Adrienne Bolland with a Caudron G.3, 19 May 1921. (Air France)

The airplane was sold in Santiago and Bolland returned to Buenos Aires by train.

After returning to France, Mlle Bolland was a frequent participant at air meets, displaying her skills in aerobatics. She flew two Caudron C.27s, G-AGAP (c/n 5533.7) and F-AGAQ (c/n 5534.8), both registered in her name 27 February 1924. At the Aérodrome d’Orly, Paris, on 27 May 1924, she took off at 4:12 p.m., completed 212 consecutive loops, then landed at 5:25 p.m. (The Caudron C.27 was redesignated C.127 in late 1924.)

Adrienne Bolland with her Caudron C.27, F-AGAQ (c/n 5534.8). (Unattributed)

In 1924, France named Adrienne Bolland Chevalier de la légion d’honneur for her flight across the Andes.

Ernest Jean Baptiste Charles Vinchon married Mlle Bolland in Paris, 15 March 1930.

After the surrender of France to Nazi Germany in 1940, M. and Mme Vichon remained in occupied France and became agents of the Confrérie Notre-Dame (CND, or Brotherhood of Notre Dame, later called CND-Castile), an intelligence organization of the Forces françaises libres (Free French Forces).

For her services during World War II, in 1947 Mme Vichon was advanced to the rank of Officier de la Légion d’honneur.

Adrienne Bolland Vichon died at Paris, France, 18 March 1975 at the age of 79 years. She was buried in Donnery, Loiret.

Caudron G.3 (Musée de l’Air et de l’Espace)

Adrienne Bolland crossed the Andes in a Caudron G.3, c/n 4902, registered F-ABEW. The Caudron G.3 was a World War I reconnaissance airplane and flight trainer manufactured by Société des Avions Caudron. It is called a sesquiplane because the lower wing is significantly shorter than the upper. The G.3 was a single-engine aircraft that was built in single- and two-place variants. The engine and cockpit are contained in a very short fuselage, supporting the wings and landing gear. Tail control surfaces are mounted on an open framework tail boom.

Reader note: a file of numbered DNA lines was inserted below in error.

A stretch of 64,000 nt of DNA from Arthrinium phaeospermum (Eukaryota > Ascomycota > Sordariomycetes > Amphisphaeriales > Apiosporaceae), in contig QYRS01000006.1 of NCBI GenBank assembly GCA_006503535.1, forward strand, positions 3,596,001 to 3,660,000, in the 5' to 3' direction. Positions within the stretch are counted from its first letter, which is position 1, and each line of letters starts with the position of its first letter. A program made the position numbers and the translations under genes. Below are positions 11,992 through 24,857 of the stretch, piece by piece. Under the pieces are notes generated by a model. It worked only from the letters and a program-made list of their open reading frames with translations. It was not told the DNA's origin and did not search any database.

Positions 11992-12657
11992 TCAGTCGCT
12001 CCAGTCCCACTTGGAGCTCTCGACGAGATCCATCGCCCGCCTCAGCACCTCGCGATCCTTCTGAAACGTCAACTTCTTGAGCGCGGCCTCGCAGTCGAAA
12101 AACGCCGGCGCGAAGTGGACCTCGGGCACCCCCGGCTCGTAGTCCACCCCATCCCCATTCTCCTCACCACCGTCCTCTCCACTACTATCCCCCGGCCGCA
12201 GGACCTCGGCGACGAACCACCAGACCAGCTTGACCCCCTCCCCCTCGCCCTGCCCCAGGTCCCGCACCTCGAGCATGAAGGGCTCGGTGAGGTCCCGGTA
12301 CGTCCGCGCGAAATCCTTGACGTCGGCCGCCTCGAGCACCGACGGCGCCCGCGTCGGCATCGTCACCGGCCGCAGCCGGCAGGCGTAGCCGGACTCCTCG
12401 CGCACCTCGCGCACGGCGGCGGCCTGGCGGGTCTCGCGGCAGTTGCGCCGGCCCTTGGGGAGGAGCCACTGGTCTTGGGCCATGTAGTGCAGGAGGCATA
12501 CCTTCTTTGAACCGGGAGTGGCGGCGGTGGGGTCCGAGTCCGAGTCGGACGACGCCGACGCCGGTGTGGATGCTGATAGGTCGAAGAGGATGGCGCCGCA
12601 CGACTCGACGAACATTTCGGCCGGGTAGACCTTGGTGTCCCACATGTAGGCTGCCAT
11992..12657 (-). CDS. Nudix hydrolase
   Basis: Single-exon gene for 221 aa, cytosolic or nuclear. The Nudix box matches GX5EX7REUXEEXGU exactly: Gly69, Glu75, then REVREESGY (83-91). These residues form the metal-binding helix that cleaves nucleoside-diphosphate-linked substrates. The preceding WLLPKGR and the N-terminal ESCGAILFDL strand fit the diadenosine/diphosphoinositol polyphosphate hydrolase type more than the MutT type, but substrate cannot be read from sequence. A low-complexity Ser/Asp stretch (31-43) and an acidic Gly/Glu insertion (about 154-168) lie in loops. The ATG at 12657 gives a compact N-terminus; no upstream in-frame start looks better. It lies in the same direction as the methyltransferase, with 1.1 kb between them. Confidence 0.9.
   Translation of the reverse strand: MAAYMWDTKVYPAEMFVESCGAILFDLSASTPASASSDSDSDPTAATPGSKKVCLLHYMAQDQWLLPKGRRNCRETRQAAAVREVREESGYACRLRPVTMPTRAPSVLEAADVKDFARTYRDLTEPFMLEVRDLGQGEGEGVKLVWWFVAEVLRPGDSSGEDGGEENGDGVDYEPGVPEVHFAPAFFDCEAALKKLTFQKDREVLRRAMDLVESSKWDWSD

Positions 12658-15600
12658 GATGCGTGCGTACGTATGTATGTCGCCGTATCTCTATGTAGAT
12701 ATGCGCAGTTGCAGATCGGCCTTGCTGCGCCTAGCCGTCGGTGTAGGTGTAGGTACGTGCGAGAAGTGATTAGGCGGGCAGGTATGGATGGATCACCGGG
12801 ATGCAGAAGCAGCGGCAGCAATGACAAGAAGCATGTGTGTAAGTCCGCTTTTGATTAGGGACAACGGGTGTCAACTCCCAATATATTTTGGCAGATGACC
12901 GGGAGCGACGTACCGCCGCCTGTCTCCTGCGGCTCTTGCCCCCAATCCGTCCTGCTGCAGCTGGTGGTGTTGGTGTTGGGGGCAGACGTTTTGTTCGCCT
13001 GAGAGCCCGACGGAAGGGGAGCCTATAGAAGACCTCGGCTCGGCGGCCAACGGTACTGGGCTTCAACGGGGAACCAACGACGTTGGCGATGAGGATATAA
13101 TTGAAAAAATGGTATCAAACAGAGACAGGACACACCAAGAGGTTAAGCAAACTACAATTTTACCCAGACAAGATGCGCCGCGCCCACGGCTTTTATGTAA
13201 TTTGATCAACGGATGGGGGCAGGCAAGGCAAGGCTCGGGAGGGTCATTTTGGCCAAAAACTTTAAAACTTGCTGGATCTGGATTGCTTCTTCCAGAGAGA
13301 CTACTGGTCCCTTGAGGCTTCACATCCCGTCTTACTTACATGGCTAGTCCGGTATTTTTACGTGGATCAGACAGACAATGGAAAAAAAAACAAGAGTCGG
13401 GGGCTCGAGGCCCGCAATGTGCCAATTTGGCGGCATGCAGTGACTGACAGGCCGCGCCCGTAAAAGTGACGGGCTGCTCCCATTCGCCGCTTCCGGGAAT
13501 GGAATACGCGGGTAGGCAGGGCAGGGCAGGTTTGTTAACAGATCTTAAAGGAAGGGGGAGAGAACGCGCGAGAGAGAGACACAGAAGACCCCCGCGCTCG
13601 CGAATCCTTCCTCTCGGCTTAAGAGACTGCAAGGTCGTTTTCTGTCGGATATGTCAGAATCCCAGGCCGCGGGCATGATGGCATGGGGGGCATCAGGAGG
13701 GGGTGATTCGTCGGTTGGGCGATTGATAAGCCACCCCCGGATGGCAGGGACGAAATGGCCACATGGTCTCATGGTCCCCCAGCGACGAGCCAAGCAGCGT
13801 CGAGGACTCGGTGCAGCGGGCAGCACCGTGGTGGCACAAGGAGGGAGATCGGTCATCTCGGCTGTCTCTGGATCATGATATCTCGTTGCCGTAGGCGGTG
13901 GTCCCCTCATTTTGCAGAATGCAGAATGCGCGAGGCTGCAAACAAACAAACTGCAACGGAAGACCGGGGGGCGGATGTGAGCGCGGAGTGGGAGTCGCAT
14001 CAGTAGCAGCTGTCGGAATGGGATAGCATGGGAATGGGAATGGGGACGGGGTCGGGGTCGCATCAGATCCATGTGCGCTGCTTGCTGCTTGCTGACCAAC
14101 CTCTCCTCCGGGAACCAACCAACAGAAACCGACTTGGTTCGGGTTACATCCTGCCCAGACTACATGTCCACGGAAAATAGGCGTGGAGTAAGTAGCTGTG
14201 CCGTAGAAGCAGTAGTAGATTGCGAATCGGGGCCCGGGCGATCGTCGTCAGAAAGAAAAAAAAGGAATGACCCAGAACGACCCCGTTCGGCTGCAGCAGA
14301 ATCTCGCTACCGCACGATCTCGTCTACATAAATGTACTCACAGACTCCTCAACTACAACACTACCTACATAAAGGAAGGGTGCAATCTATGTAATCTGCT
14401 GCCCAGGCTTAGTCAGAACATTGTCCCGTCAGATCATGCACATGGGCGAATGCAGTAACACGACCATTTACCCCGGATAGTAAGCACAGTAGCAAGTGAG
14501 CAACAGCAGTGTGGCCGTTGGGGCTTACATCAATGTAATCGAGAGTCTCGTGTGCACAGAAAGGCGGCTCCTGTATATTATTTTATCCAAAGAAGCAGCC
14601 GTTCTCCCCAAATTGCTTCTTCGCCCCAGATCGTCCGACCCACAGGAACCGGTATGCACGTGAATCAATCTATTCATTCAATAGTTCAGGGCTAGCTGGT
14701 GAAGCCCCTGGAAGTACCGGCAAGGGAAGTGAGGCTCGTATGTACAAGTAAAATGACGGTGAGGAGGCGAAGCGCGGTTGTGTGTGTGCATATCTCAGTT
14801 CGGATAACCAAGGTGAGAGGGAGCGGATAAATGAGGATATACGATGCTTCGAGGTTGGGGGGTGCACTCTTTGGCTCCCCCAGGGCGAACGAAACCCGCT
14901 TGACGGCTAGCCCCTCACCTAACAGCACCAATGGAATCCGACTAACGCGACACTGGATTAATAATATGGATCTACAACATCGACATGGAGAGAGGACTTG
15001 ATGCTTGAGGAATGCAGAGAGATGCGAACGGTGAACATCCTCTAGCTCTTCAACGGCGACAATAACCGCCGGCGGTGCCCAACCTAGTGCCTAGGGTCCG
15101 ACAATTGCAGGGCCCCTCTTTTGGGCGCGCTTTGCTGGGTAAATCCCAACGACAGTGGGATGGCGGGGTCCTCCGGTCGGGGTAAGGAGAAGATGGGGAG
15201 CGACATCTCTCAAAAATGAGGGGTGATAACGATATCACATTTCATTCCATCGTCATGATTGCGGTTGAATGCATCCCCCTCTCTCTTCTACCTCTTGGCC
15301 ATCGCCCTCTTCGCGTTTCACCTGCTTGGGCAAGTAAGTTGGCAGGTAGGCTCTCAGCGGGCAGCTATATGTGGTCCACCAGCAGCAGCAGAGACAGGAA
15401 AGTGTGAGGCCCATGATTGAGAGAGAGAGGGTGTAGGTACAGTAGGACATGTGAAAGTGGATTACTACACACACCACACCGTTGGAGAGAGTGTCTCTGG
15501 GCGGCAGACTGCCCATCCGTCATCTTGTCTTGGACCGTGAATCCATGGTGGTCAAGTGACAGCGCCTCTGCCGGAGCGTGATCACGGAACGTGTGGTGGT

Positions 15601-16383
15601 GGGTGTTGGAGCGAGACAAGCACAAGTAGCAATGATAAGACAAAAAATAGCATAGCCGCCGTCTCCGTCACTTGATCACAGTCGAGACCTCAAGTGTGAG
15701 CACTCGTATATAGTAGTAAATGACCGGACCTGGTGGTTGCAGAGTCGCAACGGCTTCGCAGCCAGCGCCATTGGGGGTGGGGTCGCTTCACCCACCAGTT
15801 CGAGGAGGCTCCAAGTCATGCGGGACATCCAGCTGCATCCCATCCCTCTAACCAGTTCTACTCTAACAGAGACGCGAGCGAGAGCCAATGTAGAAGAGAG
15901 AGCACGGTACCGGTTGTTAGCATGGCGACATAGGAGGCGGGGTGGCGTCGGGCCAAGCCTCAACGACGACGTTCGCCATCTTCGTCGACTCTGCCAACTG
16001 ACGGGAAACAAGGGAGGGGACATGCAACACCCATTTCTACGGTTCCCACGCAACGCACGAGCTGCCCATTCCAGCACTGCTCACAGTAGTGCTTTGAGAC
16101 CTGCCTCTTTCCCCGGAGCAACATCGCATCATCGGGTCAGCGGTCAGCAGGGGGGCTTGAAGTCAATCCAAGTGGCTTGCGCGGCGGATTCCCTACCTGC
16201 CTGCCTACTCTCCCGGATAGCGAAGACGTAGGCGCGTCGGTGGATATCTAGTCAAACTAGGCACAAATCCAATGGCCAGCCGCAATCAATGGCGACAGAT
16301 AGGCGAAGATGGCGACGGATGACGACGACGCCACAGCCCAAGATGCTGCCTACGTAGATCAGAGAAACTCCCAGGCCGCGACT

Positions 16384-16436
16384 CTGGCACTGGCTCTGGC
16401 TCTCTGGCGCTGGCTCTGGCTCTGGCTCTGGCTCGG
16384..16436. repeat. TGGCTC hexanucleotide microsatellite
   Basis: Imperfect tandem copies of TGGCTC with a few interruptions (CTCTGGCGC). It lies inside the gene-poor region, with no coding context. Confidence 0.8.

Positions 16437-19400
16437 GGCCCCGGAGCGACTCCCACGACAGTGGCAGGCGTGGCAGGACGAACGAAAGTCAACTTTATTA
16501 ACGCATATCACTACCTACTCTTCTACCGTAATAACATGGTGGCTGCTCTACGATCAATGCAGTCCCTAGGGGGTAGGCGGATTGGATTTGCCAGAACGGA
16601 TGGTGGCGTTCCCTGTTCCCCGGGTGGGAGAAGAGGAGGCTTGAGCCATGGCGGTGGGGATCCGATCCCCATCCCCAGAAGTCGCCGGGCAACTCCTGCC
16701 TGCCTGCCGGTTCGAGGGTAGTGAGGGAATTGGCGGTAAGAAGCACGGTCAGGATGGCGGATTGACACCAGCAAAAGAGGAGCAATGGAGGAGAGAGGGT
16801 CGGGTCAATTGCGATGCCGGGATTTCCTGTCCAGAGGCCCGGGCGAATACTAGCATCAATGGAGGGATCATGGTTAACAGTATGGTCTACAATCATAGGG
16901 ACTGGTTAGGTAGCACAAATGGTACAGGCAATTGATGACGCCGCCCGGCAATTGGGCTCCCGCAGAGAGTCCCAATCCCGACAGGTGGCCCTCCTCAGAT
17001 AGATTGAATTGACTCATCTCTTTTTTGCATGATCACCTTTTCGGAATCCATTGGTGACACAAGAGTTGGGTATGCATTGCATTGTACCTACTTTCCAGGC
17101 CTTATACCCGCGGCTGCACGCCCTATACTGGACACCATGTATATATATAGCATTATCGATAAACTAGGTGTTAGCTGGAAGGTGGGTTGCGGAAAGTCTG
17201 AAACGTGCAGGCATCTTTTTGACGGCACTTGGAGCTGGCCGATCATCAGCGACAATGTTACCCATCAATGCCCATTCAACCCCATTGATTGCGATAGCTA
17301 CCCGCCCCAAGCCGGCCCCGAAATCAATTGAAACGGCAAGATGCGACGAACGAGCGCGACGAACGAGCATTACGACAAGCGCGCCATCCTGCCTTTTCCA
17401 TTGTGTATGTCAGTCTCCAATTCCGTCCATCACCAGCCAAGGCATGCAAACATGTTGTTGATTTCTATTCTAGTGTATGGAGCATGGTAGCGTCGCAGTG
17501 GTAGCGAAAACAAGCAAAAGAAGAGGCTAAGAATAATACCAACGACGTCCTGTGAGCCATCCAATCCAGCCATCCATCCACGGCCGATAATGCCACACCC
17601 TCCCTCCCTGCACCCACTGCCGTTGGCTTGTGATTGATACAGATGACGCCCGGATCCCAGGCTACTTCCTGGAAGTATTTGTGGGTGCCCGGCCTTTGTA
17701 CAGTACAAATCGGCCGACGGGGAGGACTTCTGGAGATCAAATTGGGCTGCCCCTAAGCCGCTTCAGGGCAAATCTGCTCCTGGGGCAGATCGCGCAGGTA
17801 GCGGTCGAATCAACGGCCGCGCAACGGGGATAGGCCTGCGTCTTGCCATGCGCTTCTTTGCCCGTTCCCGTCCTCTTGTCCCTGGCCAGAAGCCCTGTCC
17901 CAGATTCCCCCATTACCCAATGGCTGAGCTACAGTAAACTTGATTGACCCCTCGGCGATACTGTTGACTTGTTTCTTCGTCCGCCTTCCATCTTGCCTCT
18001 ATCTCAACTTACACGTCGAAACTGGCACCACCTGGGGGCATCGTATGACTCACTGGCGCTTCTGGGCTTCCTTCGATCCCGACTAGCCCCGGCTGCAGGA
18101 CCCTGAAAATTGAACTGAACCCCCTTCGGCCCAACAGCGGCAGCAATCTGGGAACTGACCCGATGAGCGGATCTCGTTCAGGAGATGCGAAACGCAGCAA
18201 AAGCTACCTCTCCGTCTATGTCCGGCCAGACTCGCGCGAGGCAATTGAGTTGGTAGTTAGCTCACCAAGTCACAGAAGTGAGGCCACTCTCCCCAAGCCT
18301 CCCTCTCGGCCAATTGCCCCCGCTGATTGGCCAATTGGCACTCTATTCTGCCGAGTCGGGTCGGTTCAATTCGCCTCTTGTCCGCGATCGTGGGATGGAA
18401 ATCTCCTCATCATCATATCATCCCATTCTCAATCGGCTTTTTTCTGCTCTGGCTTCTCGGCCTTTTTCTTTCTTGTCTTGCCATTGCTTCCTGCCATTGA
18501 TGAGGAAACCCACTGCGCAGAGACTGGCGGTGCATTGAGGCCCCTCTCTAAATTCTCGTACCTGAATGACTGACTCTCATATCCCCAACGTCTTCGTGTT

The Caudron G.3 was 6,40 meters (20 feet, 11.6 inches) long with an upper wingspan of 13,40 meters (43 feet, 11.6 inches). The height of the aircraft was 2,60 meters (8 feet, 6.6 inches). The G.3 had an empty weight of 355 kilograms (783 pounds) and maximum gross weight of 630 kilograms (1,389 pounds).

Caudron G.3 two-view illustration. (Jane’s All the World’s Aircraft,at Page 87. Published 1913 by Fred T. Jane)

The G.3 was powered by an air-cooled, normally-aspirated 10.910 liter (665.791 cubic inches) Société des Moteurs Gnome et Rhône 9C nine-cylinder rotary engine with a compression ratio of 5:1. It was rated at 70 cheval vapeur (1 ch = 0.99 horsepower) at 1,100 r.p.m., and 80 cheval vapeur  at 1,200 r.p.m., but able to produce a maximum 92 cheval vapeur (90.77 horsepower) at 1,300 r.p.m. It drove a two-bladed, fixed-pitch wooden propeller. The 9C was 0.810 meters (2 feet, 7.9 inches) long, 0.930 meters (3 feet, 6.1 inches) in diameter and weighed 119 kilograms (262 pounds).

The Caudron G.3 had a cruising speed of 80 kilometers per hour (50 miles per hour) maximum speed of 95 kilometers per hour (59 miles per hour) at 100 meters (328 feet) and service ceiling of 4,300 meters (14,108 feet).

On 1 April 1921 in Santiago, French pilot Adrienne BOLLAND on board her Caudron G-3 after she succeeded in crossing the Andes. It is a signed photo: the pilot's signature is at the centre. (Getty Images/Keystone France)
“On 1 April 1921 in Santiago, French pilot Adrienne BOLLAND on board her Caudron G-3 after she succeeded in crossing the Andes. It is a signed photo: the pilot’s signature is at the centre.” (Getty Images/Keystone-France)
Aconcagua viewed from the south. (Bjørn Christian Tørrissen, via Wikipedia)
Tupungato, a 21,560-foot (6,570 meters) strato volcano, located just to the east of the Argentina/Chile border. On 2 August 1947, the British South American Airways Avro Lancastrian, R.M.A. Star Dust, crashed into the eastern slope at the 15,000 foot (4,572 meters) level. The wreck was buried by an avalanche and was discovered in 1998. The peak at the upper right may be Cerro Mercedario, 22,050 feet (6,620 meters).(Diode via Wikipedia)